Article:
Calgary

Online shopping platform hopes to start mini boom in home-based grocery businesses across Alberta

With COVID-19 ravaging small businesses in Alberta, three Calgary business owners teamed up to find a way to weather the storm while helping other community based businesses stay connected to customers.

Nimbly Market was created by struggling business owners, inspired by home-based Filipino convenience stores

How Nimbly Market was inspired by home-based Filipino convenience stores

CBC News Calgary

1 month agoVideo
1:55
There's a new app in town, and it connects Calgarians with home-based grocery stores that have some special imports from the Philippines. 1:55

With COVID-19 ravaging small businesses in Alberta, three Calgary business owners teamed up to find a way to weather the storm while helping other community based businesses stay connected to customers.

After seeing business decline by up to 90 per cent during the pandemic, the trio developed an online platform and app to launch new shops direct from people's kitchens and basements, while also serving existing home-based stores and businesses.

Ricco Dela Torre, founder of Nimbly Market, says he was inspired by his grandfather's small, home-based neighbourhood 'sari-sari', or variety store in the Philippines, where he says as many as 70 per cent of consumer food products in that country are sold.

They're a big part of life there.

"Why not take this concept to Calgary and create more businesses?" said Dela Torre, who is joined by wife Ailene in the venture. "But to be able to do that we needed to develop a platform."

Home-based grocery and convenience stores are a way for people to work from home while serving communities with a different way to shop. (Submitted by Ricco Dela Torre)

Nimbly Market allows people to set up their own micro-businesses selling specialty products many bigger supermarkets and stores don't stock, including hard-to-find items popular with different immigrant communities.

"The big box stores can't build their stores in small communities. And this also helps people who've lost their jobs who are looking to create a new opportunity from home," said Dela Torre.

He says the platform is about providing people with a safe, COVID-friendly way to shop in their own communities.

"You will have limited contact. There's not a lot of foot traffic and nobody's touching the product. The owner is the one packing your products," he said.

"It could be a convenience store, pet shop, bakeries, a small store within the community. The platform allows customers to see nearby stores within a five or 10 kilometre radius," said Dela Torre.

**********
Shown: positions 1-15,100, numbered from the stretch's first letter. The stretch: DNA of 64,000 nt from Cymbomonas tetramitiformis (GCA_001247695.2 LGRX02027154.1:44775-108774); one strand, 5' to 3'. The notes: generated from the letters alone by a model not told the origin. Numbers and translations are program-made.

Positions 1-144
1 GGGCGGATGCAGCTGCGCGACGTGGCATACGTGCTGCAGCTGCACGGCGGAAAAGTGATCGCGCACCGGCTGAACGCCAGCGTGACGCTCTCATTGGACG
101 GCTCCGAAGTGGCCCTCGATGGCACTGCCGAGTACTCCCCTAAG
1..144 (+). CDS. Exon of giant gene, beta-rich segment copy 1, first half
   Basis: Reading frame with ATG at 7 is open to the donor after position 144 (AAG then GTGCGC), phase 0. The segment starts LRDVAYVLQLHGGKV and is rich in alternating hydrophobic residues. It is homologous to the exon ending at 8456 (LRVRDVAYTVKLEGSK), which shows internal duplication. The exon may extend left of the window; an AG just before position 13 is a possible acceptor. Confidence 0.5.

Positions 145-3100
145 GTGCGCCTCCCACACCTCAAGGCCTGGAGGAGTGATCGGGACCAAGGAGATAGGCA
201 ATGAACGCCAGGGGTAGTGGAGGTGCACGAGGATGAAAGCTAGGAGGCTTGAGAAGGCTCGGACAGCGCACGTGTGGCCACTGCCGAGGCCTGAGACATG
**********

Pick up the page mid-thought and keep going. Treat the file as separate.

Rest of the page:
Customers can have purchases delivered direct from a business owner, picked up or delivered by a Nimbly Market driver.

Dela Torre says they already have a pilot up and running with home-based grocery stores in the Calgary communities of Cornerstone and Auburn Bay, along with a store in Grande Prairie.

"They are already licensed by the city and we have approval from the province," said Dela Torre.

They're now busy working to bring more small community businesses on board, establishing relationships with suppliers and readying their new shop and delivery app.

Richie and Joain Magallanes run the Logos Mart in the Calgary community of Auburn Bay, providing grocery staples to their community. It’s an affordable way for them to have their own business. (Submitted by Ricco Dela Torre)

Nimbly Market's system includes inventory management, digital and traditional marketing, customer service, transaction processing and even a delivery app, similar to Skip the Dishes and Uber, but cheaper for businesses to use.

Anyone running a small business or hobby venture from home that requires getting products to customers can sign up.

"Many of these small independent stores don't have the reach or the technology to even have a basic website," said Brian Morales. "We found a solution."

Morales said it benefits customers too.

"In the northeast we had a single mom working from home who couldn't go out to get groceries and she wanted to order a specific product for her son, and we could make sure we had that. You have that community relationship and a closer experience," Morales said.

"You can select a certain time for your delivery and there are different options for that," he said.

The referral fee is a lot lower than the big delivery apps, closer to 10 to 18 per cent instead of 30 per cent like some of the big restaurant delivery apps. 

The team say they hope to launch their app fully in 2021.

About the Author

Dan McGarvey

Journalist

Dan McGarvey is a mobile journalist focused on filing stories remotely for CBC Calgary’s web, radio, TV and social media platforms, only using an iPhone and mobile tech. You can email story ideas and tips to Dan at: dan.mcgarvey@cbc.ca or tweet him @DanMcGarvey

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